The power of mobility has transformed the IT landscape.
While mobility and other tech forces, such as cloud and big data, have enabled organizations to improve productivity and increase efficiency, the constant challenge of keeping data, assets and users secure continues to be a top concern for CIOs and CSOs.
And these concerns stretch across global borders. For example, Frost & Sullivan analysts predict a $1.1B investment towards IT security in Latin America by 2015.
Today, security is no longer an expense, but a necessity for moving forward. It’s an investment for the future longevity of any company. With this in mind, how can business and IT leaders keep their organizations safe in a mobile world? And what can we learn from the mobile security adoption we are seeing in Latin America?
Recently, I had a chance to participate in a new Future of Mobility podcast with Frost & Sullivan Research Analyst, Bruno Tasco, to discuss the answers to some of these questions and how organizational leaders can address security in a way to reap the benefits of true mobility. The podcast is available for download in Spanish and Portuguese and a summary in English can be found on iTunes.
Here are a couple of considerations for CIOs and CSOs as they evaluate their mobile security strategies and look to future-proof their business.
Prepare for Fast Changes
Talking about mobility or general mobility in our Latin America market is like talking about the past. According to the Cisco Visual Networking Index (VNI), Latin America is experiencing and will continue to see incredible mobile adoption. Read More »
Tags: Big Data, Cisco, cloud, convergence, Fast IT, future of mobility, Ghassan Dreibi, latin america, mobile, mobility, security
It’s hard to believe that, just a few years ago, most government employees could only access email from their primary desktop computers. Even those with the ability to access their enterprise e-mail accounts from other devices could only view new messages; archives were stored locally on their desktops. Now it is possible to check email from multiple locations and on multiple devices – 24 hours of the day.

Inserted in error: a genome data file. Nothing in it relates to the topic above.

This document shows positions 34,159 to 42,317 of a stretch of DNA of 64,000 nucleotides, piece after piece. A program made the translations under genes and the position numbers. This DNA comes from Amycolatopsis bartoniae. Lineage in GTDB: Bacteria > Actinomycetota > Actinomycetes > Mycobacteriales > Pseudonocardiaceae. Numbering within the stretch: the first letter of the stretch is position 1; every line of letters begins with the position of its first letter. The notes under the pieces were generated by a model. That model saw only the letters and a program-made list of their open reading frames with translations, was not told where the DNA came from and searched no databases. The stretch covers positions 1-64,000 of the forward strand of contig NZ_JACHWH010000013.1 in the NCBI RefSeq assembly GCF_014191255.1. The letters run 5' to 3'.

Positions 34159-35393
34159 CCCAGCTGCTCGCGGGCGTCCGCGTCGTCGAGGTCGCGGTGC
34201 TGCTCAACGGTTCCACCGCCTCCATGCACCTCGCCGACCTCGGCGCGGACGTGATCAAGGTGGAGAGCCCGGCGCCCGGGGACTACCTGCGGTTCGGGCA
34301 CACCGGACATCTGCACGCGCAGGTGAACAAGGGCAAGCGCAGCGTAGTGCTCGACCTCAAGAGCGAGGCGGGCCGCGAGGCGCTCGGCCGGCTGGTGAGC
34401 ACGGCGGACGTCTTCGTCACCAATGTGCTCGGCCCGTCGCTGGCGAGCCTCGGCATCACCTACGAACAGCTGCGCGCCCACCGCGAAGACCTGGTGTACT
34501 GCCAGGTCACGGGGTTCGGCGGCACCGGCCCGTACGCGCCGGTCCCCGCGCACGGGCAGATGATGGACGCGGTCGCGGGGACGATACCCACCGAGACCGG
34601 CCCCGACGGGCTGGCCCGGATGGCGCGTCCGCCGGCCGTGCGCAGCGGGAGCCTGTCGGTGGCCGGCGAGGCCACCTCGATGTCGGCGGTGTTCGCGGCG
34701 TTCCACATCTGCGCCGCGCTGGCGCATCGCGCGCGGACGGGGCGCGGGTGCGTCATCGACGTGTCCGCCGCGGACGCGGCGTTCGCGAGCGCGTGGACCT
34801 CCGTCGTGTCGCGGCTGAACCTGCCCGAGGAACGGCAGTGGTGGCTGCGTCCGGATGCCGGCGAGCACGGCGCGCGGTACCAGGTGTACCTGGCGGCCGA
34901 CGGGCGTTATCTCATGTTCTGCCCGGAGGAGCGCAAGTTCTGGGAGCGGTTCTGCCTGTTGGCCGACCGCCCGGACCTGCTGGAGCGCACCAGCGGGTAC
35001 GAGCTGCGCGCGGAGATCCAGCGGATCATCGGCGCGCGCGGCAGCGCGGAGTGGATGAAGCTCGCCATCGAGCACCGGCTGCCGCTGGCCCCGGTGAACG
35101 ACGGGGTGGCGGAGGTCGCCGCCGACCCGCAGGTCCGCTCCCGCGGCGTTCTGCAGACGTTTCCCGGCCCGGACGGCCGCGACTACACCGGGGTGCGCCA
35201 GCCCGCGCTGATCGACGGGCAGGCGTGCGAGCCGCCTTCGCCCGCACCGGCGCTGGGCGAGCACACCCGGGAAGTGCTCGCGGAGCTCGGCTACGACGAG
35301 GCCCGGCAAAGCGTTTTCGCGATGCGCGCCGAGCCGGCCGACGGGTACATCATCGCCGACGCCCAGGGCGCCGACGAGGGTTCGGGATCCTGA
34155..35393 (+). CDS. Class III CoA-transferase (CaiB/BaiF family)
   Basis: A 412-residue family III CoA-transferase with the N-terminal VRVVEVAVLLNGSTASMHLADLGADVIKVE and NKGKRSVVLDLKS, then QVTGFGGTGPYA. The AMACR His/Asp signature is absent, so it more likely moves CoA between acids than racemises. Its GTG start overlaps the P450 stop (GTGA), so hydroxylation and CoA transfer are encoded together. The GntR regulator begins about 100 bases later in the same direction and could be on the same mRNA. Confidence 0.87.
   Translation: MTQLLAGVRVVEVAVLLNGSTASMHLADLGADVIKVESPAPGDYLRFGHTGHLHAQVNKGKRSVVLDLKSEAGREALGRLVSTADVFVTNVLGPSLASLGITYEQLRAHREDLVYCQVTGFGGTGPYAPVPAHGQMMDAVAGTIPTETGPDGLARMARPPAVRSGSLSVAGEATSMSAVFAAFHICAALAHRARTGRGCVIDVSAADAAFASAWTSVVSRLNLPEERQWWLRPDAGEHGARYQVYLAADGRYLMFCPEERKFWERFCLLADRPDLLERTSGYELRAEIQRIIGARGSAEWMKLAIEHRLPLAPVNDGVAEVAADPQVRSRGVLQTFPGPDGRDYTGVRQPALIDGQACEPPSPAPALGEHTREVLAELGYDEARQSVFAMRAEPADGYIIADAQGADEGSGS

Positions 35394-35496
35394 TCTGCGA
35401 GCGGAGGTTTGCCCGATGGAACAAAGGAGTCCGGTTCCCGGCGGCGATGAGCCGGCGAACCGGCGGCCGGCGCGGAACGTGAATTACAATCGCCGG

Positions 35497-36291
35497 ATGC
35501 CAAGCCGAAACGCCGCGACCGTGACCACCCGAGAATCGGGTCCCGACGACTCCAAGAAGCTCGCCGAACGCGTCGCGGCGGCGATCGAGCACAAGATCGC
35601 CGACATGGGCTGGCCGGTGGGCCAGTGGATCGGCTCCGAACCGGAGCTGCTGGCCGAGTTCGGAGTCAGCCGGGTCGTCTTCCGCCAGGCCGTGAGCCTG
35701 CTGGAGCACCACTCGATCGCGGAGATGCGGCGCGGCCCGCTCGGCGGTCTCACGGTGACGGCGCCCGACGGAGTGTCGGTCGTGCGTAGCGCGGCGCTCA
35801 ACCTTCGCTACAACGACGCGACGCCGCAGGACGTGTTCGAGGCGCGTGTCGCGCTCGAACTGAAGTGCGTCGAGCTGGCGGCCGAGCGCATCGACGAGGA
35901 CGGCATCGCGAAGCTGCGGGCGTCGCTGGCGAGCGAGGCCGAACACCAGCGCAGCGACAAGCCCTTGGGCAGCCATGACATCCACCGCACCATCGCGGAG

Email was really just the beginning. We’ve arrived at a new technology-consumption landscape – powered by cloud, mobile and even social media – that is fundamentally changing the way we use and purchase information technology tools.
Read More »
Tags: cloud, government, IT Consumption, ITConsumption, mobile, public sector, social media
A friend of mine recently joined the rest of us in the 21st Century by getting his first smartphone. Although it was a long time coming, he’s now tweeting, checking Facebook, and tracking his favorite baseball team, the Colorado Rockies, like the rest of us.
Although my friend isn’t a techno-grouch by any means, the way consumers use smartphones to interact with companies is driving a transition in the customer care industry. Not only are consumers increasingly communicating with businesses via new mechanisms such as mobile, but they’re interacting for new reasons. Using the web and social media, today’s consumers learn much more about products and services before they reach out to a business to ask a question or resolve an issue. Gone are the days of “one size fits all” contact centers. Expert, personalized customer care is now the rule rather than the exception.
Modern Customer Collaboration (or Customer Interaction, Customer Engagement, Customer Experience, or even “contact center”) solutions are meeting this challenge by evolving to address not only my friend’s new-found customer service requirements, but the ongoing needs of consumers who stepped into the 21st century long before he did.